The typical processing time for a Manufacturing Cost Statement is 7 working days upon receipt of the submission provided the submission is complete and accurate.
Step 3: Apply for Certificate of Origin via TradeNet
Apply for a CO with export permit under the respective Free Trade Agreements or Schemes via TradeNet.
You may refer to this handbook for more information on how to apply for a CO and export permit via TradeNet.
Step 4: Collect the Certificate of Origin
The CO must be collected within 1 month from its approval date. The exporter may authorise a person to collect the CO on their behalf.
The authorised person is required to produce the Letter of Authorisation issued by the exporter for verification during collection:
Note: Effective, 1 Apr 2016, all Letters of Authorisation for collection of CO must be issued by the exporter unless a blanket appointment letter is provided to an entity to collect the CO on their behalf. In such cases, this letter from the exporter and the Letter of Authorisation from the appointed entity must be provided during each CO collection.
Please ensure that the information on the CO is accurate and tick the relevant check boxes before signing on the CO and dispatching it to your overseas customer.
Explanation on the check boxes are found on the overleaf notes of the CO.
How to apply for back-to-back preferential Certificate of Origin with Singapore Customs?
The back-to-back preferential CO is issued by Singapore Customs for the re-export of goods based on the preferential CO issued by the first exporting party. The goods must be imported into Singapore and meet the conditions for it to be issued.
In general, the re-export may be eligible for a back-to-back preferential CO issued under a specific Free Trade Agreement (FTA), under the following conditions:
The FTA Contains a back-to-back preferential CO provision;
The first exporting country, Singapore, and the final importing country are Parties to the same FTA;
The goods are imported into Singapore from the first exporting country and re-exported from Singapore to the final importing country;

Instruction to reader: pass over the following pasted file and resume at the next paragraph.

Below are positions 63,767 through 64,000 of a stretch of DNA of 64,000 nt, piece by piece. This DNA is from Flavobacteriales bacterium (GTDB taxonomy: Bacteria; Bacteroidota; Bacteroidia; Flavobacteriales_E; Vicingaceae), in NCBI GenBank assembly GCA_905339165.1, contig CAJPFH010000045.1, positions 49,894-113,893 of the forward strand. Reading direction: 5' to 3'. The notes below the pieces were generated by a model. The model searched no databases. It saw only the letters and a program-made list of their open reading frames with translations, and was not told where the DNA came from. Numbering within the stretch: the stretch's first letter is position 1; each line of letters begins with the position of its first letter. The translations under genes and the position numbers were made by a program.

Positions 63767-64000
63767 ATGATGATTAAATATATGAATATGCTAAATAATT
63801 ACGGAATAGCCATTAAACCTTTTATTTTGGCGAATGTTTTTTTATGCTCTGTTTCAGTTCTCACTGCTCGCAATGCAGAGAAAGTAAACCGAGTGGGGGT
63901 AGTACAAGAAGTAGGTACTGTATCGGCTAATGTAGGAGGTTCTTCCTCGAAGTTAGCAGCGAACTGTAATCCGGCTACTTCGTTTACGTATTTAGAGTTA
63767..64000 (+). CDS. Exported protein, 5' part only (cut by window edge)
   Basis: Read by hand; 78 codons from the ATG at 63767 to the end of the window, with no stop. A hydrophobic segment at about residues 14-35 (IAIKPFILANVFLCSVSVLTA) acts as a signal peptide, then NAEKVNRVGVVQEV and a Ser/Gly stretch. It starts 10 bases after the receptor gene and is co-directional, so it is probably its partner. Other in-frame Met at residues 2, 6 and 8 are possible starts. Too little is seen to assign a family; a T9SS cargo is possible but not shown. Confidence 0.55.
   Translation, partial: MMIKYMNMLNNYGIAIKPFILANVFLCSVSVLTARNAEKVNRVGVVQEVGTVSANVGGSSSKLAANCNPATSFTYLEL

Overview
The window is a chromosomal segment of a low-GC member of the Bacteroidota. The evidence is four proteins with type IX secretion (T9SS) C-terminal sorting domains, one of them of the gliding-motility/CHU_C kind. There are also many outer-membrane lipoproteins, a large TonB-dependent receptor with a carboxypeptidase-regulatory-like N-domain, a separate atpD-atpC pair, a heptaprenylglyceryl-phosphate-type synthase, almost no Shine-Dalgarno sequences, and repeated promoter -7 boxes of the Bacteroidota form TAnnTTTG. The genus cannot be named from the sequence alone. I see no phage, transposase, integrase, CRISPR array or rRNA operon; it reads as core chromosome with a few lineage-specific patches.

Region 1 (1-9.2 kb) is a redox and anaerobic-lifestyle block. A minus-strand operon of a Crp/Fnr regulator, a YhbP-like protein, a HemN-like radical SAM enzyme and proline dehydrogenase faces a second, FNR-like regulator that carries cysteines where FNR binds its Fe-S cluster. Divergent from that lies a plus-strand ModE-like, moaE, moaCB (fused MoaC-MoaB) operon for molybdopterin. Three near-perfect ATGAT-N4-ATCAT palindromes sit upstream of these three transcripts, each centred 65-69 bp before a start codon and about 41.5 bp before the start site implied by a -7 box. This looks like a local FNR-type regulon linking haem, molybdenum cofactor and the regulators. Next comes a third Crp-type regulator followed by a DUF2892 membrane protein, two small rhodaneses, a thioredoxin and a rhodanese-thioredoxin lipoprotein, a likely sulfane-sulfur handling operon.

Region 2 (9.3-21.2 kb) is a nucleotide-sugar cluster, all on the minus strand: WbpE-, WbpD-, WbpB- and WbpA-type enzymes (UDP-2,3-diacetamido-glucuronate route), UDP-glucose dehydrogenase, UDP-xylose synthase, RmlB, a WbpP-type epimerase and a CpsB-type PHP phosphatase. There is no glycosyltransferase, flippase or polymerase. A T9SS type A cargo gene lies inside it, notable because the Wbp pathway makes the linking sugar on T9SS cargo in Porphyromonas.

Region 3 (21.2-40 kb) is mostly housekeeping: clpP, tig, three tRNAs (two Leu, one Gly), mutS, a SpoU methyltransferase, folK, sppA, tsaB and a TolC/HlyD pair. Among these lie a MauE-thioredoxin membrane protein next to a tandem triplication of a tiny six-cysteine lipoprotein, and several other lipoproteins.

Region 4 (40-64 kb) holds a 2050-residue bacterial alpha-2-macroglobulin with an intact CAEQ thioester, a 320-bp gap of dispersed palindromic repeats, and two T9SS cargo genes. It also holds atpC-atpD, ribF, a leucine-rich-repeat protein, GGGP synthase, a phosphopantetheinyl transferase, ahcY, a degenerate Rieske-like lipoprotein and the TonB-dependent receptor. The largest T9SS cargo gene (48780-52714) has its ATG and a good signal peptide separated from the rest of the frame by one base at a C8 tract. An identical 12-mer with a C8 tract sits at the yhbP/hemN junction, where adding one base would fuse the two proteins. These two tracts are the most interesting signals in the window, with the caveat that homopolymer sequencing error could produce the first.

The import of the goods into Singapore is covered by a preferential CO issued by the issuing authority in the first exporting country;
The goods do not undergo any further processing in Singapore; and
The goods fulfill the relevant requirements in the Operational Certification Procedures of the FTA.
Please refer to the legal text of the respective Free Trade Agreements for the eligibility requirements for back-to-back preferential CO application.
||Back-to-Back Preferential CO
||Back-to-Back AFTA ATIGA Form D
||Back-to-Back ACFTA Form E (also known as Movement Certificate)
||Back-to-Back AKFTA Form AK
||Back-to-Back AJCEP Form AJ
||Back-to-Back AIFTA Form AI
||Back-to-Back AANZFTA Form AANZ
||Back-to-Back AHKFTA Form AHK
The required supporting documents include:
Original preferential CO of the first exporting party
Working sheet for partial consignments
Import permit (required only for application of Certificate Types 20, 28 and 32)
You can attach the supporting documents with the export permit and preferential CO application via TradeNet.
For back-to-back Form Ds, you may refer to an e-ATIGA Form D issued by the first exporting party instead of providing the hardcopy Form D, if:
The goods originate from Brunei Darussalam, Cambodia, Indonesia, Lao PDR, Malaysia, Myanmar, Thailand and Vietnam; and
The e-ATIGA Form D from the ASEAN Member States has been successfully received.
You may refer to Electronic Exchange of Form D via the ASEAN Single Window for more information.
How to renew the validity of expired manufacturing cost statements?
You can renew the manufacturing cost statements by submitting a letter of undertaking via e-filing.
The letter would declare the goods of all models still qualify at the prevailing origin criterion(a) under the respective Free Trade Agreements or Schemes previously approved.
How to cancel a Certificate of Origin?
A CO that is not utilised shall be returned to Singapore Customs with a cover letter stating the request for cancellation. You may send it to: